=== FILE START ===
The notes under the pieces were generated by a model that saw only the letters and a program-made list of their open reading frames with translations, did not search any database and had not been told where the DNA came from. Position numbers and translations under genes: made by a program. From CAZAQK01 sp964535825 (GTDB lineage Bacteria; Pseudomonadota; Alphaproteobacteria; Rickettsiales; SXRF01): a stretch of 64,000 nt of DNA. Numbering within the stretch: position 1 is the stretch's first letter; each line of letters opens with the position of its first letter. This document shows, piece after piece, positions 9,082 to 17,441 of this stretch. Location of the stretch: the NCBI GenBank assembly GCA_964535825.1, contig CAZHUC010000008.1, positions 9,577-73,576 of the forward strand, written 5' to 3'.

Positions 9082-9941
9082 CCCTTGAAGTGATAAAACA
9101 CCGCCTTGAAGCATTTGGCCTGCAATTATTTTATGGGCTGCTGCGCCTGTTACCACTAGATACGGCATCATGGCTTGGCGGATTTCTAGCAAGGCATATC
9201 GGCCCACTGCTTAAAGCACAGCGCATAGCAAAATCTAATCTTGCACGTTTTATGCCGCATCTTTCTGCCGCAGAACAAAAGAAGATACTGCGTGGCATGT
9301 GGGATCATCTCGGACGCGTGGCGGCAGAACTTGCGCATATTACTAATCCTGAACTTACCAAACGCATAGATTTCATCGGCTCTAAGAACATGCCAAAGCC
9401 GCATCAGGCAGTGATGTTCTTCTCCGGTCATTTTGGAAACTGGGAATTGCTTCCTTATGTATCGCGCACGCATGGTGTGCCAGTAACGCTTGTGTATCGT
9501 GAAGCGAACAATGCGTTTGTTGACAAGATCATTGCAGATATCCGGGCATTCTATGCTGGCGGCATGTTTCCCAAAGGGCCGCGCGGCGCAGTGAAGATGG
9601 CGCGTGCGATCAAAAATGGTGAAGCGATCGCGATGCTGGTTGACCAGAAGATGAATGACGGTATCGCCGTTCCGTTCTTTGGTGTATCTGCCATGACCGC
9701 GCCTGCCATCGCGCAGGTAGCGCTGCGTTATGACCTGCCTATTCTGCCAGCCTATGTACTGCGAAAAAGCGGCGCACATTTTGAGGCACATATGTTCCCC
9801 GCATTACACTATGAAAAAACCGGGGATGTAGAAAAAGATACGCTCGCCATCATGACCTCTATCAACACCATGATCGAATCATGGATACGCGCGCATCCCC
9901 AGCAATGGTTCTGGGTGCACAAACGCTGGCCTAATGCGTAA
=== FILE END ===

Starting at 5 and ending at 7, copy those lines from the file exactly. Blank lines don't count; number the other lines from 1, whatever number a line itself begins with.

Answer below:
9201 GGCCCACTGCTTAAAGCACAGCGCATAGCAAAATCTAATCTTGCACGTTTTATGCCGCATCTTTCTGCCGCAGAACAAAAGAAGATACTGCGTGGCATGT
9301 GGGATCATCTCGGACGCGTGGCGGCAGAACTTGCGCATATTACTAATCCTGAACTTACCAAACGCATAGATTTCATCGGCTCTAAGAACATGCCAAAGCC
9401 GCATCAGGCAGTGATGTTCTTCTCCGGTCATTTTGGAAACTGGGAATTGCTTCCTTATGTATCGCGCACGCATGGTGTGCCAGTAACGCTTGTGTATCGT